With German Christmas markets a festive draw in city centres throughout Europe, ‘tis the season to eat bratwurst and browse for gifts. For the sixteenth year, the much-loved German Christmas markets have returned to Manchester, boasting an array of wonderful stalls run by small businesses from the North West city and beyond.
With more than 300 stalls in such proximity, competition is rife. The pressure is on to win over consumers and market traders have learned many valuable business lessons over the years. We spoke to three traders to find out what they believed were the most important business lessons they’ve learned from trading in such a competitive environment.
Phil Fowler owns a small local business called Popsters, which transforms old records into clocks and coasters. A labour of love for Phil, Popsters only trades face to face at the Manchester Markets, selling online throughout the rest of the year.
Phil believes that to catch the eye of potential customers you must bring unique products to the market. But while Popsters’ vinyl gifts are one-of-a-kind, he knows that having a one-off product on its own is not necessarily enough to seal the deal. “It’s tempting to think that because I’ve got a unique product, that’s all I need,” he says. “You can’t get my product anywhere else, but actually I’m still competing with everybody else who’s got a gift item to sell in the same price bracket.”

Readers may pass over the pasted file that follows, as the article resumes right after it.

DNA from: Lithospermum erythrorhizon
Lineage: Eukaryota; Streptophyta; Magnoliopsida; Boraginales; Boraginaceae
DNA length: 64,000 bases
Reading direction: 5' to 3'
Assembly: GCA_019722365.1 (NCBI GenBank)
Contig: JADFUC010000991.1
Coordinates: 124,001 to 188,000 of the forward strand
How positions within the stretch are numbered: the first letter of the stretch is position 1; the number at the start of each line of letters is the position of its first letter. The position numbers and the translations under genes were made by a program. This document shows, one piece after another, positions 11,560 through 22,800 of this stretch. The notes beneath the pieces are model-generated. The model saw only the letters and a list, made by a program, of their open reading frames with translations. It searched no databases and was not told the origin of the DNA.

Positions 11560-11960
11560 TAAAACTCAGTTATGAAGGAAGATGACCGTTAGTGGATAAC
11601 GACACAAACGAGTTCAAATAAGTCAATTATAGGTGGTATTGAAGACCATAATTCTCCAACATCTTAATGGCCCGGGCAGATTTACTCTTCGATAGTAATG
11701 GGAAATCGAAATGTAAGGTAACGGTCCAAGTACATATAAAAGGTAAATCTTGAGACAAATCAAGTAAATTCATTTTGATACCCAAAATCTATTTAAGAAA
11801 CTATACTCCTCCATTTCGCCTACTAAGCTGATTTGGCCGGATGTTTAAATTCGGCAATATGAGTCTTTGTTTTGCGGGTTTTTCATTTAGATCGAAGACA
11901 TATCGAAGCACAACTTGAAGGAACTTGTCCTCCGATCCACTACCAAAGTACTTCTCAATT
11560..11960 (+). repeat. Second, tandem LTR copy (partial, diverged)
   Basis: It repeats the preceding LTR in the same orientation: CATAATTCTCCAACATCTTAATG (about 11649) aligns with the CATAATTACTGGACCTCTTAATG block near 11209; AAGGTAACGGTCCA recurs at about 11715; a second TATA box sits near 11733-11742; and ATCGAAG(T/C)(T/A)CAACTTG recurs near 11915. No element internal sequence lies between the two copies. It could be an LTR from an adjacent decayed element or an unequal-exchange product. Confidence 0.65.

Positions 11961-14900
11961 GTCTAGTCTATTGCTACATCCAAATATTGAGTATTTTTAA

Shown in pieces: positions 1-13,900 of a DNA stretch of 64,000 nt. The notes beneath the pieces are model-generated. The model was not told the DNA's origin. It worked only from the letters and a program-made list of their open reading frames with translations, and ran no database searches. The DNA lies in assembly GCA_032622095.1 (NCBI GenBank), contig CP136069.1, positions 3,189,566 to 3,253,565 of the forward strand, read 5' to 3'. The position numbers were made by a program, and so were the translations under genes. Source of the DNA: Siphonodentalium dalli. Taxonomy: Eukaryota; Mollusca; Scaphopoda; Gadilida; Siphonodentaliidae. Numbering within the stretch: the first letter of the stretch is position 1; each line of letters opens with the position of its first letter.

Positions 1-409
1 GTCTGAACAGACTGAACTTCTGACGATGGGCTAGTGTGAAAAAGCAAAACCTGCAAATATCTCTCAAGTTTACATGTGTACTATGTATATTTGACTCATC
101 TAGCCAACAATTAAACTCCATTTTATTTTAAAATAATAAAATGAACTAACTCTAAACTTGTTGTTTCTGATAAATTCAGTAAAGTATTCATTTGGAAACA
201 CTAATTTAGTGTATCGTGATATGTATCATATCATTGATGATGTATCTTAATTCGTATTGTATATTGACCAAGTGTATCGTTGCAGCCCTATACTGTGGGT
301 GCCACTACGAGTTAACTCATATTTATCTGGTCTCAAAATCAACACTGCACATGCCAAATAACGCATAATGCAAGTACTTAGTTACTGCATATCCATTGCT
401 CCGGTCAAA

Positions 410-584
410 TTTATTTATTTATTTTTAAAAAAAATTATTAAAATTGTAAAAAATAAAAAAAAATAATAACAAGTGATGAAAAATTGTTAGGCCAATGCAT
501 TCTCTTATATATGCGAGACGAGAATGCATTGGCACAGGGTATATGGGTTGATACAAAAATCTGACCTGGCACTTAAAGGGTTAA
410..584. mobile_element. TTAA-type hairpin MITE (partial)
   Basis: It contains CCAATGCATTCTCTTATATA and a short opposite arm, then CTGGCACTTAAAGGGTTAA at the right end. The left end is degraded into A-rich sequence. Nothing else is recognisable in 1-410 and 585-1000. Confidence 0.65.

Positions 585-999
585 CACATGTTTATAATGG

Listen to your customers
Another key lesson we learned from the Manchester traders is the importance of getting to know your customers. Standing in a customer-facing environment, seven days a week for five weeks solid means that traders get plenty of face-time with their customers. All three interviewees were unanimous about the importance of building good customer relationships and listening to their feedback.
Ken Jackson, from handmade gift specialists Timber Treasures, comments: “I think having a good relationship with customers is vital. Having a nice chat with them, keeping them happy – even if they’re not buying – you still need to try to maintain a good rapport with them.”
Similarly, Graham Kirkham, from Garstang-based cheesemakers Mrs Kirkham’s, advises: “Listen to what your customers are telling you, time and time again. Even if it’s criticism – don’t take it in a bad way.”
Develop your product range
Listening to the customer is only half the battle. Acting on their feedback is imperative to success. Graham adds: “As a result of feedback, we’ve introduced more blue cheeses and more soft cheeses. Refresh your stall, refresh what you’re doing, keep it interesting and keep your customers interested.”
These traders spend a great deal of time vying for public attention in a crowded marketplace and the lessons they can teach us are pertinent no matter how big or established your business. Keep these three basic business principles in mind if you want to maintain a competitive edge and thrive in 2015.
Copyright © 2014 Aldermore Bank. Visit the Aldermore Bank blog to watch a video of festive interviews with the Christmas market traders in Manchester.